Monitoring heart rate patterns can help identify risk and treat people who are dependent on alcohol by predicting their craving levels, researchers at the University of Sydney have shown.
“Almost 10 percent of Australian adults have an alcohol use disorder and almost 60 percent relapse a year after commencing treatment, so anything that promises to help improve our success rate is exciting,” said Daniel Quintana, a PhD student at the University’s School of Psychology and Brain and Mind Research Institute.
He is lead author of a study recently published in the journal Drug and Alcohol Dependence.
“The findings have implications for treatment, as they could tell us who may have greater problems controlling their drinking and need more intensive treatment.”
The results also support the recent advances in understanding the important role played by the autonomic nervous system in alcohol dependence. This is the part of our nervous system that is largely beyond conscious control and which regulates our breathing, digestion and heart rate.
“We’ve demonstrated that using a measure of cardiac regulation can reliably predict the extent to which people struggling with a serious alcohol dependency are able to resist cravings for alcohol.”
The research was conducted on outpatients who are not hospitalised for alcohol dependence but living in the community, and therefore much easier access to alcohol.
“This is the situation of many people in Australia trying to live with an identified alcohol problem,” said Quintana.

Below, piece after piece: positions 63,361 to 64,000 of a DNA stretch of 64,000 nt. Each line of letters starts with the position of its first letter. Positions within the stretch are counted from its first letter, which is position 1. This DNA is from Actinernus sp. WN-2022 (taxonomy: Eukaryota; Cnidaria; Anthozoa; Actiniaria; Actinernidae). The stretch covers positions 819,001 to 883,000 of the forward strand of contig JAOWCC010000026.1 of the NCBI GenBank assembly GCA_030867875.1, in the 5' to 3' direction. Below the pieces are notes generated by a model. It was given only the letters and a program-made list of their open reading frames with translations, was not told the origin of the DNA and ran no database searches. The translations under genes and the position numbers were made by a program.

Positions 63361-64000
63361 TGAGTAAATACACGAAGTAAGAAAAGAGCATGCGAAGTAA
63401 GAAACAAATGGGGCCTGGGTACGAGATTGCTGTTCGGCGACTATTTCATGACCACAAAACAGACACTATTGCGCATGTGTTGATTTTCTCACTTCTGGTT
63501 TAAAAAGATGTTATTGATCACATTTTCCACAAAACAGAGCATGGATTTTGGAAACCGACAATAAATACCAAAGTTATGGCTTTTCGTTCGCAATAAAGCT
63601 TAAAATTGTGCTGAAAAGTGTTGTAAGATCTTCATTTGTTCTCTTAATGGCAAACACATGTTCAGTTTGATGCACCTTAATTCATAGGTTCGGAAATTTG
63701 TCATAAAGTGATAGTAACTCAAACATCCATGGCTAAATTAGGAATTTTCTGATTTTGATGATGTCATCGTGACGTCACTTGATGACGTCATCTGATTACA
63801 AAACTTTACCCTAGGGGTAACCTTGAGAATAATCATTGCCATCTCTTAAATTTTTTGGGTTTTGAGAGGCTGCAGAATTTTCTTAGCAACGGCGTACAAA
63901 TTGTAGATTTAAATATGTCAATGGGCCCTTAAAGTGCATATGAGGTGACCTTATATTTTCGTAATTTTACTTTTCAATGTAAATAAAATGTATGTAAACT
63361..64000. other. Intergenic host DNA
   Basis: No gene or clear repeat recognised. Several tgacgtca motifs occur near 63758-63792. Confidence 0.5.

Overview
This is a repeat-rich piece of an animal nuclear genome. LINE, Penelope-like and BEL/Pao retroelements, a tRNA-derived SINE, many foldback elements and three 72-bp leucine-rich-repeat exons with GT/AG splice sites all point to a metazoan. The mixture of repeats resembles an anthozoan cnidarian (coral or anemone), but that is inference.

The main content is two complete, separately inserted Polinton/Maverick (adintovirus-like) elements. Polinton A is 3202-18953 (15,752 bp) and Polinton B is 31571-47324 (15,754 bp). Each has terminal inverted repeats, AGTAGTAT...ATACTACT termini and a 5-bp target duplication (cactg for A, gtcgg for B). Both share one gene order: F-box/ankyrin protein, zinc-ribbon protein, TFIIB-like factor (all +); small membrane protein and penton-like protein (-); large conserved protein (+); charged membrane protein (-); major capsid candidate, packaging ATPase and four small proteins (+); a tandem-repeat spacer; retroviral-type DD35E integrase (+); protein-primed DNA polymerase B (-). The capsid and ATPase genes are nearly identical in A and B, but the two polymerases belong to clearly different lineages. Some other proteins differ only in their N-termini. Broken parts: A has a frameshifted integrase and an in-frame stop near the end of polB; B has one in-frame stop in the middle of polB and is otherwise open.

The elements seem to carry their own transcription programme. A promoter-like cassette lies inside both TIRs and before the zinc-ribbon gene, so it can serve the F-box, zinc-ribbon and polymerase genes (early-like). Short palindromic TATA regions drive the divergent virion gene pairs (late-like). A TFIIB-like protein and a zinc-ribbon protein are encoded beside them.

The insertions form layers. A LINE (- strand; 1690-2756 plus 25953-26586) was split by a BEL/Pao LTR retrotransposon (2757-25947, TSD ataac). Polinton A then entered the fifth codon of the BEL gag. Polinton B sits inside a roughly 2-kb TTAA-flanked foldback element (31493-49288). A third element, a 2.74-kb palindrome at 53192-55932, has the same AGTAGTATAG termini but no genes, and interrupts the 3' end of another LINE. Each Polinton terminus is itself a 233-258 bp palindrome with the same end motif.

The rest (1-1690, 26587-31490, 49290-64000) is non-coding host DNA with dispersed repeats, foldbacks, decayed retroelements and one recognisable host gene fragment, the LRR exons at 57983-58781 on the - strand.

The researchers measured cardiac regulation by looking at beat-to-beat changes in heart rate (called heart rate variability or HRV) in 26 alcohol dependent outpatients.
“The higher your heart rate variability, the better your cardiac regulation,” said Quintana.
An important predictor of whether someone with alcohol dependence will respond to treatment is alcohol craving and impulse control.
“Scientists have identified neural structures associated with impulse control which have strong interconnections with regions that control cardiac regulation,” said Quintana.
The researchers found a demonstrable link between cardiac regulation, as determined using a standard measure of craving.
“In our study, people with better cardiac regulation had fewer problems with craving,” said Quintana.
“The Brain and Mind Research Institute is now coordinating a world-first study of how the hormone oxytocin can be used to treat alcohol dependence. We’ve previously shown that oxytocin increases cardiac regulation, so now we are investigating the role oxytocin might have in reducing alcohol craving.”
Biofeedback, deep breathing and mindfulness training are other techniques being explored by researchers to improve cardiac regulation. (Verity Leatherdale/ University of Sydney)